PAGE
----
- We are increasingly spending our spare time working in the garden, walking, meeting friends and other no/low-cost activities, rather than spending money on entertainments
Having done this exercise, I can see some pretty big gaps. The biggest relates to house and home - once our house sale goes through and we're genuine property tycoons (or, at least, owners) we'll be able to address things like ethical energy suppliers, insulation, alternative power generation, etc, but until that day comes we're not really making any effort to invest in these areas in a property that isn't ours. You can also argue that our current choices are based, to some degree, on things we wanted to do anyway. For example, I don't like driving, WH can't drive and we live in the SE, near to good transport links for getting around. We also aren't blessed/encumbered yet with children and, should this happen, it could put serious strain on our stand of not being car-owners (although there are plenty of people who do manage it, I don't want to set myself up for a fall by declaring I will never have a car). There are also some areas where it feels like we aren't putting in as much effort as we could do. Yes, we switch off electrical equipment when we're done, but both WH and I spend quite a lot of time using computers in our spare time (it's where a lot of my information and inspiration comes from for environmentally-friendly alternatives to cleaners, pesticides and the like, but still). Also, if we go out for a meal (maybe once a fortnight), all we believe about food miles, seasonality and animal welfare goes out of the window.
So I'm setting myself a little green challenge. For the next two months (until 7 September) I will:
- not buy any new items of clothes (this includes shoes). This is a tricky one for me, as I often use a little bit of shopping as a pick-me-up at the end of a long week. I don't buy masses and masses of clothes, but I have gotten into the habit of spending in the region of £100-150 a month on average. In order to cushion the shock of this, I have limited my challenge to 'new' clothes/shoes. I don't think I've ever bought second hand clothes, but if I'm jones-ing for a fix, I might allow myself this alternative.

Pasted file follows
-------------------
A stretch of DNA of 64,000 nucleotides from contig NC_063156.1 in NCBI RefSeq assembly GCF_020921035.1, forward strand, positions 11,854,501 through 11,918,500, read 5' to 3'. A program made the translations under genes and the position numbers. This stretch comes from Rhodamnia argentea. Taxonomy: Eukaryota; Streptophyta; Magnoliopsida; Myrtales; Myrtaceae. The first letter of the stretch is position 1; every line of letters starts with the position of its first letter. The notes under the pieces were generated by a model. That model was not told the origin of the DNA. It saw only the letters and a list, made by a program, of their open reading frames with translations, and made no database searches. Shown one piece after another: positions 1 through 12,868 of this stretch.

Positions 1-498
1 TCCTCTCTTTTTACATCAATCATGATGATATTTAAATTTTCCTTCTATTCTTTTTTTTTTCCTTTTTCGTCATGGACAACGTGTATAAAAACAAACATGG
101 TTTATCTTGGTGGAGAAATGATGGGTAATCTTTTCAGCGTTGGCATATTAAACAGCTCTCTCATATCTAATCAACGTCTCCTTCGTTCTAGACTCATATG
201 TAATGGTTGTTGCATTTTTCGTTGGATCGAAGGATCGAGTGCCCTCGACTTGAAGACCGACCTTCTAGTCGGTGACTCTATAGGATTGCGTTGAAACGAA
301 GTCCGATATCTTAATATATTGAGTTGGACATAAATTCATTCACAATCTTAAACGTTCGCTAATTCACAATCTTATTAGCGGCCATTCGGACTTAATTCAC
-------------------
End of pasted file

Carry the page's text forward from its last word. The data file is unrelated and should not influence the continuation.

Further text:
- limit computer 'faffing' - those moments when you 'just' go online to check the weather forecast and end up, hours later, browsing odd book titles on Amazon - to ten minutes maximum per day. In fact, I think I'll go further than that. I will not use the internet on my lunch breaks unless I have a specific task to complete (internet banking, etc). I will only use the computer on one night each week (my writing night) and for a maximum of sixty minutes each day at the weekend (to include finding recipes, checking the weather forecast, writing blog entries, etc.)
- make an effort to only choose the seasonal/sustainable option for meals out.
I'll record my progress here and, hopefully, you'll trust me not to greenwash you....
Saturday, 4 July 2009
Strawberry mascarpone tart
Nigel Slater, The Kitchen Diaries
1 tbsp caster sugar
250g mascarpone cheese
2 drops vanilla extract
For the base:
250g sweet oaten biscuits (we used Nairn's oat digestives)
Rectangular tart tin (34x12cm)
For the crumb base, melt the butter in a saucepan and crush the biscuits to a fine powder (note, I actually did mine quite roughly - hope it turns out ok!). Thoroughly mix the crumbs and melted butter. Spoon this mixture into your tart tin and smooth them into the corners and up the sides. Press firmly but don't compact too much. Allow to set in the fridge.
Make the filling by first separating the egg. Put the yolk in a bowl and beat with the sugar. Beat in the mascarpone and then add the vanilla extract. You should have quite a stuff, light cream. Beat the egg white to stiff peaks then fold into the cream mixture. Spoon onto the base.
Hull the strawberries and slice thinly. Arrange them on top of the mascarpone. Keep cool until ready to serve.